Legislation Passes to Increase Transparency of Public Foundation Donations, Spending
After a series of lawsuits made it to Virginia’s highest court, lawmakers are trying to increase transparency regarding donations to publicly-funded state universities. Although state universities are public, they also operate private foundations which allow for anonymous, untracked donations.
Critics say that's a problem, because that private money may influence major decisions made by public institutions.
“So while they are private foundations, they do exist solely to support our public institutions,” said Stacie Gordon, with the advocacy group Partners for College Affordability and Public Trust. “So I think it's important that lawmakers understand what this money is going towards.”
Lawmakers have signed off on a bill that requires universities to annually report foundation spending in standardized categories like financial aid and faculty compensation. Gordon says these standardized categories will make it easier for lawmakers to track and compare spending across all Virginia public universities going forward.
“Because their [foundation's] work so heavily influences the universities’ decision-making and ability to carry out various programs and services, there needs to be some measure of accountability,” said Megan Rhyne, with the Virginia Coalition for Open Government.
Other legislation Gov. Ralph Northam is expected to sign on Monday will make sure donors who wish to contribute with strings attached can’t keep their name, or conditions of their gift, a secret. While Ryne says this legislation is important, she notes that the legislation doesn’t entirely prohibit donors from remaining anonymous.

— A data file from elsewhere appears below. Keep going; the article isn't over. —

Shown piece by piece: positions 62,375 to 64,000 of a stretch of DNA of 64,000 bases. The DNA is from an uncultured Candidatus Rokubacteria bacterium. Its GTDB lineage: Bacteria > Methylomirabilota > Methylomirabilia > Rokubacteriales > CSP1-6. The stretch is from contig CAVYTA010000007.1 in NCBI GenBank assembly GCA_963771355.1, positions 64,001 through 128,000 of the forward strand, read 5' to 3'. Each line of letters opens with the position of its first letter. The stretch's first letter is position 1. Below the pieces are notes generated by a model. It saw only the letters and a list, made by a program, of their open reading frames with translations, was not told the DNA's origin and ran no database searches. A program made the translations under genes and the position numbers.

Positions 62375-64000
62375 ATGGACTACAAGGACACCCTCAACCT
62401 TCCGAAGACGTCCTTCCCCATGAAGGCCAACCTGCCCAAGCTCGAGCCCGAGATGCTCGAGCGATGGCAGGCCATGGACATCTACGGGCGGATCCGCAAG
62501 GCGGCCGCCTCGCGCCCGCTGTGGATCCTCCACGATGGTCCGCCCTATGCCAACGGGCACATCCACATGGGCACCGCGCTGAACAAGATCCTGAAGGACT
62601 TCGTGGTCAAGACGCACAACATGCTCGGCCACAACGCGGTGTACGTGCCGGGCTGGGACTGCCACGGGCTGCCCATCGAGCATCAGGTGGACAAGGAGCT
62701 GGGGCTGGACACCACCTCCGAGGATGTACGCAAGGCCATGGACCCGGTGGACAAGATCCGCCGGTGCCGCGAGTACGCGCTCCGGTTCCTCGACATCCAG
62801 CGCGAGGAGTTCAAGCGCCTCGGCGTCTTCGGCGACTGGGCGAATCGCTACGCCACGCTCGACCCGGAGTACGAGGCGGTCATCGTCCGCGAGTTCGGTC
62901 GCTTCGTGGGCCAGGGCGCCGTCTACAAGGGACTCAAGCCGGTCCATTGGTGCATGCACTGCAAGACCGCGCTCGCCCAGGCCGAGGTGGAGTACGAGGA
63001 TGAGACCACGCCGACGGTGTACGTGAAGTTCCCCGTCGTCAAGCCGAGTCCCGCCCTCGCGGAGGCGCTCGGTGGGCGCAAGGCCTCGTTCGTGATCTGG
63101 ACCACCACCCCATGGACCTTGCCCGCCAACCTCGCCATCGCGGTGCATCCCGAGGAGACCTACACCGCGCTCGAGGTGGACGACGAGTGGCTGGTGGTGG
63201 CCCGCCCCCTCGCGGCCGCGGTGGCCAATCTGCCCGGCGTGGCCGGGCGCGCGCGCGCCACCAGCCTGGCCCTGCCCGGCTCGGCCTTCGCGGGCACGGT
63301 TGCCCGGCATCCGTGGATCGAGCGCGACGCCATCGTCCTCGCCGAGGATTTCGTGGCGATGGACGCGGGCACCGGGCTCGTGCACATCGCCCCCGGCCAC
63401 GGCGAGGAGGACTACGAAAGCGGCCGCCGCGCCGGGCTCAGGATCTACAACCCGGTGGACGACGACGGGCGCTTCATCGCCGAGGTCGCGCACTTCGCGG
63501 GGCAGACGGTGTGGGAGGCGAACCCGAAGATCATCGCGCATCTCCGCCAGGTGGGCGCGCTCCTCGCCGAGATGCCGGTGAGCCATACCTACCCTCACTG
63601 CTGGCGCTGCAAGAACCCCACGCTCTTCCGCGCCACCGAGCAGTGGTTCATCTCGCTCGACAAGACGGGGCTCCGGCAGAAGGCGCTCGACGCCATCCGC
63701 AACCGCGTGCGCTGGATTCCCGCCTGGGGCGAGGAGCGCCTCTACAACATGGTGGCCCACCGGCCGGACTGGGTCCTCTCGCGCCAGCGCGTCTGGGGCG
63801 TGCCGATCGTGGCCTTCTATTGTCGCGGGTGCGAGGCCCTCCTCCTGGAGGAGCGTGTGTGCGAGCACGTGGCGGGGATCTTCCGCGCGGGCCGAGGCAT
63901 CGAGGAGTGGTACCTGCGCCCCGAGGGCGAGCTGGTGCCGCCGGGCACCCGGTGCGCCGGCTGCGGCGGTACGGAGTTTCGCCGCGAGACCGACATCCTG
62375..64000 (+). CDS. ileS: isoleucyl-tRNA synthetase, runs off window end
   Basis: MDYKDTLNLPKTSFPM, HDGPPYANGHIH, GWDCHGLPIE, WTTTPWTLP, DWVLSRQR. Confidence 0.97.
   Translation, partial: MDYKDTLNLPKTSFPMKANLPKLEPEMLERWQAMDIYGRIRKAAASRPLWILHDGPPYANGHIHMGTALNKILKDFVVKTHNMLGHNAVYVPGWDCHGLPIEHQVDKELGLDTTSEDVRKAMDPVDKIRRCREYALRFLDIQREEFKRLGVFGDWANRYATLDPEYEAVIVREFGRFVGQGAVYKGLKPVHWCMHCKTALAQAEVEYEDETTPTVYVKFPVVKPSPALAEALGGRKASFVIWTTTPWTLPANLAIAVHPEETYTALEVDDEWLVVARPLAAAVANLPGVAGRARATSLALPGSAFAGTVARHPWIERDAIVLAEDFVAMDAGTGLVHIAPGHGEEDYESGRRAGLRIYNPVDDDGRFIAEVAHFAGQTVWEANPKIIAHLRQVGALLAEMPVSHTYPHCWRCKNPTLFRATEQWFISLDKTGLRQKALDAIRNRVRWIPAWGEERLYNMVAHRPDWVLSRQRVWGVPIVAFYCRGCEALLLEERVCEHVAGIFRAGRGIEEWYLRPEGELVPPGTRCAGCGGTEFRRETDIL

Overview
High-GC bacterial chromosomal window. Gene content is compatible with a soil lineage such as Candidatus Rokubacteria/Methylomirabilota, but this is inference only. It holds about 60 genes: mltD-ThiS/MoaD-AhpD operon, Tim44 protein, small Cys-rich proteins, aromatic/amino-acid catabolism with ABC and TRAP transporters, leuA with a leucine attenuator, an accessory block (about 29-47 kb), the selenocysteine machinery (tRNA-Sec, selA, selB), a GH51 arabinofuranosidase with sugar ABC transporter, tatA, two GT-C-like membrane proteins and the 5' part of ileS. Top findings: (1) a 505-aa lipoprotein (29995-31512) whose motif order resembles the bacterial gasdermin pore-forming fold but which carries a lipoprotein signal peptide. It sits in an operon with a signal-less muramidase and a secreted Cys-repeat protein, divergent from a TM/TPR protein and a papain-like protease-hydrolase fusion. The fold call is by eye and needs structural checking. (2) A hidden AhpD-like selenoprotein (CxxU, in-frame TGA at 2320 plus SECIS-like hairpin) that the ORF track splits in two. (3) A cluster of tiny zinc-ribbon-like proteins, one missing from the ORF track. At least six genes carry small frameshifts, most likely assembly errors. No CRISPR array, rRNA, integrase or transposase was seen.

“A donor can give you a million and say you use it for whatever you want to, but I want to remain anonymous,” Rhyne said. “But if they say with this $1 million I want you to hire my son George to teach a class…then that donor could not remain anonymous because of it.”
Another bill introduced by Del. David Bulova (D- Fairfax) requires universities to create policies determining what kinds of conditions they’re willing to accept – or not accept – in exchange for foundation dollars. These policies would also be subject to public records law.
“Oftentimes, there is not a paper trail as it goes from the foundation to the university, and so you lose that transparency in the process,” Bulova said.